The Mason City Globe-Gazette from Mason City, Iowa on February 27, 1936 · Page 1
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The Mason City Globe-Gazette from Mason City, Iowa · Page 1

Mason City, Iowa
Issue Date:
Thursday, February 27, 1936
Page 1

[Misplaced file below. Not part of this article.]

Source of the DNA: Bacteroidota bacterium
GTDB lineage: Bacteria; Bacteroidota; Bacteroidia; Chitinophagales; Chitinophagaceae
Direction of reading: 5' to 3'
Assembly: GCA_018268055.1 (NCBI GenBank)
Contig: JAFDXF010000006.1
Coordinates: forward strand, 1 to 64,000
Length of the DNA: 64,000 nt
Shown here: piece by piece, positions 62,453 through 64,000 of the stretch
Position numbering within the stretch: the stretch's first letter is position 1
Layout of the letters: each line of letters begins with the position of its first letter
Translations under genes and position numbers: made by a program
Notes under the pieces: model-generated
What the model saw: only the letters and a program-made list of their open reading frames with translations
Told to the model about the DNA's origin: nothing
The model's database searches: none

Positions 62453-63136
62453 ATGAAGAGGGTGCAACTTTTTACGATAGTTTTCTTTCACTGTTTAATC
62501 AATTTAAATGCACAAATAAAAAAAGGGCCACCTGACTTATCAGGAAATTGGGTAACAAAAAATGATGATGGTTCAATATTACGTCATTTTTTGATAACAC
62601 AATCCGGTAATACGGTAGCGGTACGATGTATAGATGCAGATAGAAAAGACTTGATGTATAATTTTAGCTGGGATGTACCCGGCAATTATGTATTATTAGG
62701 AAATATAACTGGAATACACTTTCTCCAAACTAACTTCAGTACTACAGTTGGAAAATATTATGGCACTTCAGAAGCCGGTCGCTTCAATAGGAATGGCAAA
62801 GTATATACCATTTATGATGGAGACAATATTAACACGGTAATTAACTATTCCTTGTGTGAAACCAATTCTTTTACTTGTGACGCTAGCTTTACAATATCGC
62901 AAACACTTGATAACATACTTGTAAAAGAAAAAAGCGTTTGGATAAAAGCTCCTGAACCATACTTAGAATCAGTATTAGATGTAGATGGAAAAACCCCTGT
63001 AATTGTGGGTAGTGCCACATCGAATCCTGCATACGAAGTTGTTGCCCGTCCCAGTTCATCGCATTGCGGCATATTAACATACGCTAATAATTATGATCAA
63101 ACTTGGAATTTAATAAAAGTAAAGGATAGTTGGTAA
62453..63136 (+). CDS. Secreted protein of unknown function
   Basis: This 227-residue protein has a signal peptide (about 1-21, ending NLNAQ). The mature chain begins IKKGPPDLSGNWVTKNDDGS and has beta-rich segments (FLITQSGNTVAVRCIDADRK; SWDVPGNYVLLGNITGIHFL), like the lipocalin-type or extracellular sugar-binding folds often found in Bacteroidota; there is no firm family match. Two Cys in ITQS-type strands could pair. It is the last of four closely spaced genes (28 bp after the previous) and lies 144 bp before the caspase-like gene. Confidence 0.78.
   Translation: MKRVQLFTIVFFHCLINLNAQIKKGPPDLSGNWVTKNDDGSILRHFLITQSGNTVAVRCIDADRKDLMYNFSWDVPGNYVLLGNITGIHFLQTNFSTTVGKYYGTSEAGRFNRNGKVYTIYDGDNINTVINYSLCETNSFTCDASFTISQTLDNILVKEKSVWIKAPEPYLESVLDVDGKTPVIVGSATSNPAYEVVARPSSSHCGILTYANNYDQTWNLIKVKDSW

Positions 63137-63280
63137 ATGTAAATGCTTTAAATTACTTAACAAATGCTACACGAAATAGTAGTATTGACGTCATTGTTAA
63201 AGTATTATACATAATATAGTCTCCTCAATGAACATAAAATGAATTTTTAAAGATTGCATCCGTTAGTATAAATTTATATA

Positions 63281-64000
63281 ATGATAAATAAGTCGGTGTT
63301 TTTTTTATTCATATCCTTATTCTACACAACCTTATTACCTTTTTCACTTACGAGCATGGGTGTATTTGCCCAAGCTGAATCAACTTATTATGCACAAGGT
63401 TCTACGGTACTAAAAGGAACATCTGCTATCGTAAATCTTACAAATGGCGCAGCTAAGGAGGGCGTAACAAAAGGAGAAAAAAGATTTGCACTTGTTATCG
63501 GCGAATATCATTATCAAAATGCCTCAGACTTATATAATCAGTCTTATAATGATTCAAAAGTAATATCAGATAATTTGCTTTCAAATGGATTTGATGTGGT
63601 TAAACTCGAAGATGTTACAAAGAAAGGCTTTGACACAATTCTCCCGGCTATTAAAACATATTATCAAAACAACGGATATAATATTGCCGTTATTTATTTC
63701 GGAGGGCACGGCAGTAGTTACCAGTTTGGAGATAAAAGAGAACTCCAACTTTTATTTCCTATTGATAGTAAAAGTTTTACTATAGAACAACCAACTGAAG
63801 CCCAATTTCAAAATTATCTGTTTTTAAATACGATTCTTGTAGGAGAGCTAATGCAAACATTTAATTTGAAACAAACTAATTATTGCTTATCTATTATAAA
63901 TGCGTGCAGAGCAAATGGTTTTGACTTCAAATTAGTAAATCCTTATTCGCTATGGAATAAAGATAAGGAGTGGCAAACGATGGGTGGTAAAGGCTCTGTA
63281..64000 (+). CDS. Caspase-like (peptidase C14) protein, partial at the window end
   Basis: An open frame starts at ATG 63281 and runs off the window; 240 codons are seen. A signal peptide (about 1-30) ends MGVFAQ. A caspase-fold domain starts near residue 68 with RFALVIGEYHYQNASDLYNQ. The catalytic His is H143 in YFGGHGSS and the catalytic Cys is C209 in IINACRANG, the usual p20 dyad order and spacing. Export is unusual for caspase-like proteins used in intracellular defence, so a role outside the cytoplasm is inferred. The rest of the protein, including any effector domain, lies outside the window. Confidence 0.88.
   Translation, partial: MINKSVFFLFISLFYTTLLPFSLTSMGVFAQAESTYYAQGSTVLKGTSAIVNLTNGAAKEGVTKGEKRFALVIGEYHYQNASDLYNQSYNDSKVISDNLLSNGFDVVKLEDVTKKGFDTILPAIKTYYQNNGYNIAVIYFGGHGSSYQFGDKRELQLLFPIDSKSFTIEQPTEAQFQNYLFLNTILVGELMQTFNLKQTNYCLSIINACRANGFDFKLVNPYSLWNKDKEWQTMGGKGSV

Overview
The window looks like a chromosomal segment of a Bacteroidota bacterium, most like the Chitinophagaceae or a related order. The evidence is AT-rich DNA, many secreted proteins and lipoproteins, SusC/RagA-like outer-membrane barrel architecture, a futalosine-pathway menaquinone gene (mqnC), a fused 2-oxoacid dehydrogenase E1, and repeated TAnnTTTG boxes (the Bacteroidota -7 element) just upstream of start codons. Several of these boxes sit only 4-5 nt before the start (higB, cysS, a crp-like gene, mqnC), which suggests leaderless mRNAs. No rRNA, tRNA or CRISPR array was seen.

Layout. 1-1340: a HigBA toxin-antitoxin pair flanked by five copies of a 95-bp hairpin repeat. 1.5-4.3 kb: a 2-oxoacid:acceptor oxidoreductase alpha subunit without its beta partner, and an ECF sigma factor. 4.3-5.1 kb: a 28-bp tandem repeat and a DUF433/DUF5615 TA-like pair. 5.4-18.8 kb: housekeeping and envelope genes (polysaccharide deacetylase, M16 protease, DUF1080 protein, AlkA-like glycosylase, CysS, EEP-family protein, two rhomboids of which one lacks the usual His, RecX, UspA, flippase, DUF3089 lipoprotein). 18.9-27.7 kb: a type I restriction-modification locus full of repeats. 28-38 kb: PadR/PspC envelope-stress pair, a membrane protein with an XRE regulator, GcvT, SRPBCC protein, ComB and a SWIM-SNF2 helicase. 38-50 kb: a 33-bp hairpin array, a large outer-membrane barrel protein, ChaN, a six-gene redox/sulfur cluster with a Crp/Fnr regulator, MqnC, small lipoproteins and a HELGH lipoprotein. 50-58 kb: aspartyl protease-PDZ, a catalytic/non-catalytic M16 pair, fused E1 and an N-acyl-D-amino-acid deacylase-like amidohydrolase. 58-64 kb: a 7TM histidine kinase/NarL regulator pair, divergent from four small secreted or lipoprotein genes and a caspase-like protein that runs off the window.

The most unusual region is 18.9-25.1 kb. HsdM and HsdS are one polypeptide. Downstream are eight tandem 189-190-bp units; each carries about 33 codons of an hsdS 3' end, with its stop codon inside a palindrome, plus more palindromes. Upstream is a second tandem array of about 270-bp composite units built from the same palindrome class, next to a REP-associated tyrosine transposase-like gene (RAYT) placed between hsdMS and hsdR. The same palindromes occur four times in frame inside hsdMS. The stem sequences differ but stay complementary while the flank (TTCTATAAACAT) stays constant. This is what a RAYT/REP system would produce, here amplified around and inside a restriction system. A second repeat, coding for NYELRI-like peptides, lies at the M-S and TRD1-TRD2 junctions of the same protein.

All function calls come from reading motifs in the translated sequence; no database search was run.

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A ' a O " ! E R / I I S I.' E '.1 ,?. t. ''\ '! ' ; ' ;· T O F I ? ·'. 3 NORTH IOWA'S DAILY PAPER EDITED FOR THE HOME "THE NEWSPAPER THAT MAKES ALL NORTH IOWANS NEIGHBORS' H O M E E D I T I O N VOL. XLII FIVE CENTS A COP1 ASSOCIATED PRESS LEASED WIKE SERVICE MASON CITY, IOWA, THURSDAY, FEBRUARY 27, 1936 THIS PAPER CONSISTS OF TWO SECTIONS SECTION ONE NO. 122 Convention Fight Seen Demo Session May Be Wilder Than Reoublican. CHARLES P. STEWART A S H I N G T O N , ( C P A ) -- T h e democratic national c o n v e n- tion in Philadelphia in June may, after all, be a more vicious affair than the republican c o n- vention in Cleveland, which will have preceded it shortly. Concerning the r e p u b M e a n s ' choice of a presidential candidate there will be uncertainty tc the last minute. Few politicians question that the democrats will renominate President Roosevelt. In that the democratic selection can be calculated so accurately in advance and that the republican selection cannot, the latter party's gathering will have an interest surpassing the former's. But the republicans possibly will be fairly decorous in their proceedings. The democrats possibly will experience some "rough house." G. O. P.'s "Big Five" There notably are five republican presidential aspirants: Borah, Landon, Knox, Vandenbcrg and Dickinson. Landon, Knox, Vandenberg and Dickinson have been reasonable polite contenders among themselves. They will fight, but they will fight according to Queensbury rules, with no ill-feeling, each for any of the others. Borah is an independent scrapper. However, if named, there is no prospect that orthodox republicanism will bolt him. And if he isn't named but is given a moderately coherent voice in dictating the G. O. P. platform, it is the consensus that he will support the republican ticket. , .Odds irid Ends. Jjs and ends of 'candiSficiSr'ine/'png ' Hoover's-' i f ' the"ex-presi'i^t is · a candidate --but they are not taken seriously. ·In short, though there will be a Cleveland contest, signs are that it will not be ugly. The assurance of Al Smith's presence on the Philadelphia convention floor guarantees something more than a mere sham combat among the democrats. Al will not win; Roosevelt will be renominated. But any row that Al starts in the convention will have an aftermath during the camapign and maybe on election day. Will Get Together. Whereas republican dissentients in their 'convention will get together subsequently, democrat dissentients will stay "at outs." Speaker Joseph W. Byrns of the house of representatives, once told me why, in his opinion, republicans are so much more harmonious than democrats. "Democrats," he said, "have principles, which they stand by. But their principles do not agree. Concerning them they clash among themselves. Republicans simply want to get into office. They don't care whether they break in by the cellar window or climb in through the attic. Later they may quarrel over the division of the loot, but they're a unit as to breaking in." Be that as it may, the Roosevel- t'ans greatly need the important state of New York in the coming eiection. - Al Has Strength. Political "dope" is that they won't get it "up state," but that they may carry the whole commonwealth if they get a sufficient majority on potent .Manhattan island. Can they get a Manhattan island majority of sufficient size, however, with Tammany against'them ?--and can they swing Tammany against Al Smith. Al also has a deal of strength in some of New York's suburbs--Massachusetts, for example. Briefly. Al won't signify at the democratic convention except as a disturbing element. But he will signify as a disturbing element that the other side hasn't got. The democratic nomination won't be on his say-so. As to election results, his voice may count a good bit. Aged lowan Struck by Train and Killed, PACIFIC JUNCTION, CT)--Harrison Fitch, 84, was killed when a Burlington passenger struck him as he was walking across a railroad crossing deaf. FIGHT NEW BLOCKADE OF DRIFTS RAIL AND MOTOR TRAFFIC SLOWLY GETSIDERWAY North Iowa Roads Badly Drifted; Icy in Rest of State. North Iowa fought Thursday to restore highway and railroad traffic through a new blockade of snowdrifts. The worst of the drifts built Wednesday afternoon and night out of a heavy wet snow by a wind that ranged 40 and more miles an hour in velocity extended from Mason City west and from the Lincoln highway north. Icy highways throughout the remainder of the state, resulting from wet snow and rain frozen by lowered fie. temperatures, hampered traf- Traffic Paralyzed. Both railroad ans motor traffic in this section, paralyzed by the sudden new onslaught of winter, were slowly getting into operation Thursday. The thermometer, however, only went to a minimum of 2 degrees above zero and one inch of snow fell after 8 o'clock Wednesday morning. The local temperature was 13 above at noon Thursday after rising to 15 above zero during the forenoon. There was a little hope of better weather in the weatherman's forecast, which said temperatures would probably sink back to 5 below in northeast Iowa early Friday, to zero in the northwest, and to 10 above in the southern half of the state. Temperatures will rise Friday, he said, but snow is in prospect. "However," he added, "the way things look now--the-snow won't be- heavy and probably.won't drift." Open S Directions. ^.i; Highway engineers succeefip early in the day in getting re* ? ^ j. open east to Charles .City, west 'K. .^. Clear Lake and north to thiS^.^^ state line,- but No. 65 to the south was expected to remain blocked throughout the day. No. 9 was reported open from Forest City to Riceville. Snow removal equipment from other sections of the state started Fire Destroys Coal Company Warehouse Coal Company Structure Gutted by Fire This shows Ihe southwest corner of the Consolidated Coal and Coke company building aftr fire had gutted it early Thursday morning during a blizzard. Vern Mott, manager, is shown pointing in one of a number of automobiles destroyed in the fire. It was estimated the loss was between $15,000 and ¥20,000. (Photo by Lock, Kayenay Engraving) moving toward Mason City and vicinity Thursday to cope with the situation. This equipment included two rotary plows, one from Iowa City and another from Vinton. This will place four rotary plows at the disposal of the local highway commission engineers. Found Their Way. Push plows had succeeded in finding their way amono- cars a short distance the stalled beyond the here. Fitch was slightly I Lung Punctured in Fencing Accident A M E S, I/P) -- Richard Bcatty. sophomore student at Iowa State college from DCS Moines. is in a hospital with a punctured lung suf- j fered in a fencing class when a foil broke. Schermerhorn farms by noon Thursday when a rotary plow, brought to Mason City from Forest City, was sent into action. Another rotary, which spent the morning hours clearing out an underpass of snow and buried automobiles on No. 69 at Solberg, went in:o action on No. 65 northward from Hampton at noon. The expectation was that this section of the highway would be cleared by mornnig. The fact that the highway immediately south of Mason City for several miles was strewn with some 50 stalled automobiles added to the difficulty of opening the road. Strewn With Cars. The fact that this stretch of highway is strewn with stalled automobiles will add to the difficulty of opening the road. "We can't just plow these cars nto the ditch," said Raymond Zack, district engineer of the highway commission. "We will have to stop and dig each one of them out. That will be a big delay." County and highway commission snow removal equipment fought in vain to release the blockaded cars during a blinding snowstorm Wed- PAROLED CONVICT SLAIN BY OFFICER Policeman Wounded When He Interrupts Attempted Tavern Holdup. CHICAGO, yp)--A paroled convict was shot and killed Thursday by a policeman who was himself wounded when he interrupted an alleged holdup attempt at a westside tavern. The slain gunman was identified by fingerprint records as Frank McNally. 31. paroled in November, 1935. from Joliet prison after serving eight years of a ten year to life sentence on charges of robbery and assault to kill. Policeman Patrick Beckham was shot in the right shoulder. nesday afternoon. The sudden blizzard which blew up at noon Wednesday made highway work perilous throughout the afternoon and evening, o'ne of the commission plows was struck by a"cgr/«i, 'Iowa: iXij" -m.i, of Osage ^j.vftadorf, McGregor, f-tiamier in (judges and the eliding- to ,'tion shall make a, here. Vn of their nomutoo. f- ion as its cand/ported open lection MetKhe day. A plow v ^, ·1 c? - por , road? - No. 20 V\ | : in th"Ly trom Charles rfeired fiing- and later re- of thae remainder of the ion fop, where the storm lf, tl'e, had been opened, vllir.terloo to No. 65 was -- .. ^ ,, reported-.^i' One plow left Manly for the Minnesota line and then returned to Mason City, encountering some 25 stalled, cars in the road. Another went west on 106 to the county line. Later reports were the highway was open to Albert Lea. Additional snow removal equipment was on its way to Mason City from Waterloo to assist in the battle with drifts. Mr. Zack stated he planned to place one of the truck plows in operation in Cerro Gordo county and another in Winnebago county. To Get Bridge Down. County Engineer R. E. Robinson once more routed the county plow up the Rock Falls and Plymouth road and planned to go down the Portland road afterwards. The old bridge, left on the Shell Rock river ice four miles below Portland while a new bridge was being erected, will have to be removed before a thaw or it will cause an ice jam, he said. Railroads were slow in resuming their normal schedules after the convulsions of the storm. Some got into action by early afternoon, while others expected to keep battling the big bad drifts until nightfall and later and annulled all trains for the day. Normal by Night. W. F. Ingraham. division superintendent of the Milwaukee, stated normal schedules would he in operation on that railroad by Thursday- night. A snow-plow sent to Calmar early in the morning had come back on its journey westward early Thursday afternoon, closely followed by No. 11 and No. 3 consolidated into one train. "We are ordering trains out on schedule all along our division Thursday night." said Mr. Ingraham. All trains on the M. and St. L. were annulled when two snowplows operating south of Mason City became stuck in snow drifts. One plow, which started northward out of Hampton, got a distance of three miles while another, working north from Marshalltown, got more than it could handle in a drift near Geneva. Snoivplow in Action. A sno%vplow made its way from Belle Plaine to Mason City Thursday and plans were made to get trains into operation Thursday evening. Great Western traffic wag tied up by the snow, with the expectation of having a plow through here late Thursday afternoon. Rock island traffic was approaching normal except for a drift of snow at Flint, some 10 miles south I canyons in that area blown full of of Mason City, where 140 men were at work. With the opening of this the Rock Island will be getting to normal schedule. Delay in opening the track at Flint .was caused by the derailment "6f several cars of. No. -83 northbound train; wjUcfi'rai into the snow there' w'edhesdiy afternoon. No. 59 was waiting back of No. 83 for the opening of the track. Floods in Southeast. In southeast Iowa local floods resulted from ice jams along the Des Moines river, but freezing weather was slowing up the runoff and lessening the danger. Temperatures in the northwest fell below zero early Thursday, Sioux City reporting i degree below and Spirit Lake 3 below. The rest of the state measured minimums ranging from zero up to 16 above, temperatures losing their severity the farther southeast the reading. Fort Dodge's report was typical of the northwest. All highways were blocked. The Illinois Central railroad canceled all service west of Waterloo until snow plows could open up the drifts. Other roads did likewise. It still was snowing and blowing. Highways Closed. At Sioux City virtually all highways were closed and train service halted, but railroads expected to 'get going" by this afternoon. Charles City reported highway 14 blockaded, but other highways open. Train service there was halted. Like reports came from Ida Grove, Rockwell City, Spirit Lake, Emmetsburg and a number of other northwest Iowa points. Near tumwa jam several miles long choked the Des Moines river, which rose nine feet behind the jam in a few hours. Several highways in that vicinity were flooded. The new blockade in northwest Iowa caught literally hundreds of motorists out on the highways and stranded them. Walk to Next Town. Near Sioux City,- 10 men marooned for a day in the Rock Branch filling station on highway 20, at the intersection of Woodbury county road K. Thursday morning started walking to Correctionville. eight miles east, and made the journey in a few hours. The wind had died down and the weather otherwise moderated. E. W. Dunn, district highway engineer, advised the men to try to reach farm homes in the vicinity, that it would be several hours before a snow crew could rescue them. Reports so far indicate stranded motorists have been able to gain shelter in farm houses, though 35 automobiles were stranded on a five, mile stretch of highway 65 south of Iowa Falls. Louis Smith, farmer along this stretch, put up 63 motorists at his home Wednesday night. Traffic at Standstill. In the Webster City area all trains, bus and motor traffic was at a standstill. Fifty-one motorists spent last night at oil stations located at the Blairsburg corner. Twenty-five found shelter in a farm house north of Jewell and 32 other- ers were marooned at the Michelson farm north of Duncombe. Spirit Lake reported the drift TT^Weather Eddyville, just above Otin southeast Iowa, an ice FORECAST IOWA: Increasing cloudiness and not so cold in central and west portions. Possibly snoiv in extreme northwest portion Thursday night. Friday unsettled ivilh rising temperatures. Snow except in extreme southeast. MINNESOTA: Snow beginning Thursday night or Friday; not so cold Thursday night, except in extreme northeast and extreme southeast; rising temperature Friday. IN MASON CITY Globe-Gazette weather figures for 24 hour period ending at S o'clock Thursday morning: Maximum Wednesday 37 Above Minimum in Night 2 Above At 8 A. M. Thursday 5 Above Snowfall 1 in ch Precipitation .12 of an Inch snow again and all schools closed again. Highway commission engineers admitted Thursday the wind fooled them a little Wednesday. "The snow," one engineer explained, "was so wet, we didn't expect much drifting. But a 40 mile wind will drift even wet snow. Being wet, it was packed into drifts that will be even harder to buck out than the drifts we've just got open." Flood Waters Rising. Flood waters were reported rising in the Green Bay district, a lowlajid section along the Skunk river north of Fort Madison. Residents were moving out. Flint creek, near Burlington, went out of its banks Wednesday night and Lost creek, to the south of Burlington, flooded Burlington railroad tracks. Keokuk reported, the Mississippi river fell a little there but rose 3.9 feet at Hannibal, Mo., or a little above flood stage. All weather bureau stations reported clear skies early Thursday, but clouds started drifting as the day progressed. "Remember.'' the weatherman warned, "the ides of March are upon us. Weather conditions can and will change quickly during the next few weeks." TWO CARLOADS OF COAL, THREE TRUCKS BURNED Damage Set at $15,000 to $20,000; Firemen Work in Blizzard. Fire gutted the Consolidated Coal and Coke company warehouse and office building, 115 Seventh street southeast, early Thursday morning while a blizzard ra,gcd here, and the entire building, a frame structure of metal veneer, three large coal trucks, two carloads of coal, considerable feed and a large number of beer cases and barrels were destroyed. The estimated loss was between 515,000 and $20,000. A high wind whipped flames to nearby buildings and a barn near the building caught fire about 10 times during the early morning hours but was saved. Persons living in bouses near the .scene of the fire began moving out household goods before the fire was brought under control. Sparks from the fire were blown as far as the Milwaukee railroad station and roundhouse several blocks away. Building in Flames. Firemen received the alarm about: 10 minutes before midnight anil found the entire building burning from one end to the other upon arrival. The metal veneer had evidently held the fire from view until it was well underway. Both shifts of the fire department were used, the day shift being called at 12:01 o'clock Thursday morning, soon after firemen arrived nt the scene, and all equipment with the exception of the aerial truck was brought into use. Two lines of hose were laid to the front door and two linns were brought from the south. The barn, which was only a foot from the southeast corner of the building, offered the hardest job in the way of buildings t6 save. Police Aid Firemen. Captain Leo Risacher of the police department with four patrolmen helped firemen carry hose and assisted throughout in fighting the fire when firemen were forced to stop now and then for frozen fingers and toes. All equipment of the department was used since streams of water had to be brought from considerable distance since the fire hydrant at Seventh street and Pennsylvania avenue, a half block from the fire was frozen to within about a foot of the top of the hydrant. Streams of water were played on the fire until about 5:30 o'clock in the morning and the last truck to leave was the Combination Engine No. 2 at 6:30 o'clock Thursday morning. Cause Undetermined. The cause of the fire was undetermined. It was the first serious fire of 1936 in Mason City and the building stood in ruins Thursday morning, with only the sheet metal walls standing, while the roof and the interior partitions were completely burned. Some of the coal in rins was saved and some of the metal beer kegs were, also saved. Firemen were unable to reach any of the trucks stored in the rear of the building. Vern Mott, manager of the company, stated that some insurance vas carried on the building but ;here was no insurance on the con- .ents. Fined-for Beer Sale. IOWA CITY, (.T) -- The police court fined Clarence Heisner of Iowa City $50 and costs for selling beer .vithout a license. A similar charge against Paul Walden, arrested with Heisner in a raid, was dismissed. Three Believed Killed in Second Idaho Snowslide ON THE INSIDE HENRY MOKGENTHAU Treasury Announces Plans for Financing ON PAGE 2 R. R. Branch, Open Few Hours, Blockaded Again ON PAGE 3 Bruno Identification by Taximan Doubted ON PAGE 2 State Jaysee Court Meet to Open Again ON PAGE 13 House Approves Farm Program Compromise ON PAGE 2 Mae West Sued^by Husband--Claimant ON PAGE 10 Iowa Republicans to Convene on Friday ON PAGE 18 Four Candidates Out for School Directors ON PAGE 11 DISINTER BODY To Seek "New Evidence" in Poison Death of Woman at Bedford. BEDFORD. '.-?)--Taylor county authorities Thursday disinterred the body of Mrs. Floyd Horton, 37 year old farm wife whose death Feb. 1:1 the state charges was caused by poisoned capsules. Her body, buried at Clearfield. was brought here for examination for new evidence." Floyd Horton and Mrs. Anna Johnston, his confessed paramour, are held in the Taylor county jail charged with plotting Mrs. Morton's murder. County Attorney Roger Warin refused to disclose what new evidence officials are seeking. He said physicians will perform a thorough post mortem examination. Mrs. Johnston has confessed participating in the plot but denies she administered the poison. Horton has maintained innocence since his arrest. WALLACE. Idaho, -- Three persons were believed to have been filled Thursday in the second snow- slide in two days in this section. The first avalanche Wednesday night engulfed a Northern Pacific assenger train killing three. The second avalanche demolished 'ive houses at Burke, a mining town seven miles northeast of here and several miles north of Borax, scene hope was held they could be brought old Donald Stalwick, out alive. Five year Iowa Union Miners Not to Be Asked to Dig Coal Saturday DES MOINES. t.Ti--Gov. Clyde L. Herring said Thursday Iowa union miners will not be asked to dig mergency coal again next Saturday as they have done the last four Saturdays at most mines throiigh- i out the state. ! The coal shortage emergency ap- past. the governor de- who was playing in his yard, also was buried. He was dug out in half an hour, apparently not badly hurt. clared, "since I have no requests for emergency mining this week." and brought to a hospital here. Crews of rescuers dug frantically into the debris above the Erickson home. Two of the five homes, demol- of Wednesday night's slide. i ished, were reported 'to be unoc- Mr. and Sirs. Olc Erickson and ! cupied. Residents of the other three, their 5 year old son, Edwin, were re- | except for the Kricksons and the Find Little E in Probe of Lobbies WASHINGTON, '.Ti--The house rules committee reported Thursday its lobby investigation showed "little or no evidence of improper eon- tracts" between holding companies REBEL SOLDIERS YIELD TO LOYAL TROOPS INTOKIO Commence Evacuation of Buildings Occupied by Insurrection. SITUATION AT A GLANCE By The Associated Press. TOKIO--Capitulation of the rebellious young army officers who Wednesday assassinated four high officials was communicated to the Domei news agency; surviving ministers and supreme war coun- cillors sought to form a new government to succeed that of the slain Keisuke Okada: establishment of an ultra-patriotic nationalist government seemed imminent; under martial law and patrolled by loyal troops, Tokio was quiet; additional soldiers and sailors maintained order; death of a fifth statesman, Kantaro Suzuki, was believed only a matter of time. LONDON --European reaction to the uprising lay in the question: Will war eventuate? Some political sources saw danger of a dictatorship determined to master all Asia; France was concerned over signature to a mutual assistance pact with Russia in view of friction between Russia and Japan over outer Mongolia-Man- choukuo border incidents. MOSCOW--A g o v e r n m e n t newspaper predicted the attempted coup would mean a "further shift toward military fascism." SHANGHAI--Chinese officials believed if the younger militarists gained control in Japan, they could not remain in power long. , ported to have hrcu buried when the j Stalwick boy, arc believed to have j battling the u t i l i t y bill last session snow engulfed their cottage. Little , escaped. land members of the house. By GLENN BABB Cop.vriplit, jg:i(j, by xiip AssocJMod Press* TOKIO, --After two days of the gravest crisis in a generation, Tokio slept easier in the early hours Friday, confident that sunrise would find the rebel soldiers who assassinated four government dignitaries Wednesday, back in their barracks. They capitulated Thursday night to a government request that they quit police headquarters where they had barricaded themselves in defiance of loyal troops. The threat of bloodshed in the capital's streets was averted. Confident Danger Past. Ranking military authorities said they were confident that danger was past since, under an arrangement between the rebels and the war office, the former promised to return to their barracks and retain, their arms, thereby escaping the dishonor of being disarmed. The insurgents began before midnight the evacuation of the buildings they occupied. That quarter of the city was shut off from all outside observers, behind soldiers armed with rifles and fixed bayonets. Accept Peace Terms. The capitulation was said by the official source to have followcd'upon the mediation of high military authorities on behalf of the national government. These authorities prevailed upon the insurgents to accept terms of peace in order to avert bloodshed. The attention of the whole nation was riveted on those efforts of mediation going on in the secluded heart of the bustling rumor-ridden city. The imperial palace was silent behind military barricades of soldiers and loose rolls of barbed wire. Only an occasional automobile, bearing a statesman or a high army officer was admitted into the palace grounds. Maude of Snow. With the mantle of snow which lies over the country clinging to the hoary stone walls rising from tho broad moats and topped with ancient, fantastically gnarled pines, the p.ilace enclosure looked like a Japanese print of a medieval scene, far removed from the twentieth century political and military crisis. Previous to their capitulation, th'a rebels, self styled "direct action" party members, had withdrawn Erom some of their formerly helcl positions before the threat of the loyal troops of Lieut. Gen. Hokei Kashii, commander of the Tokio garrison and the man entrusted with, : enforcement of martial law in the city of Tokio. Brother of Emperor. Prince Chichibu, the eldest of tho emperor's three brothers, was authoritatively credited with being one of the chief reasons that the rebels save in. since tho prince, who took I-arl in the negotiations, is personally known by many of the rebels. Prince Chichihii made a long train t r i p from Aomori prefecture, whero ne is an officer in the army's cightlj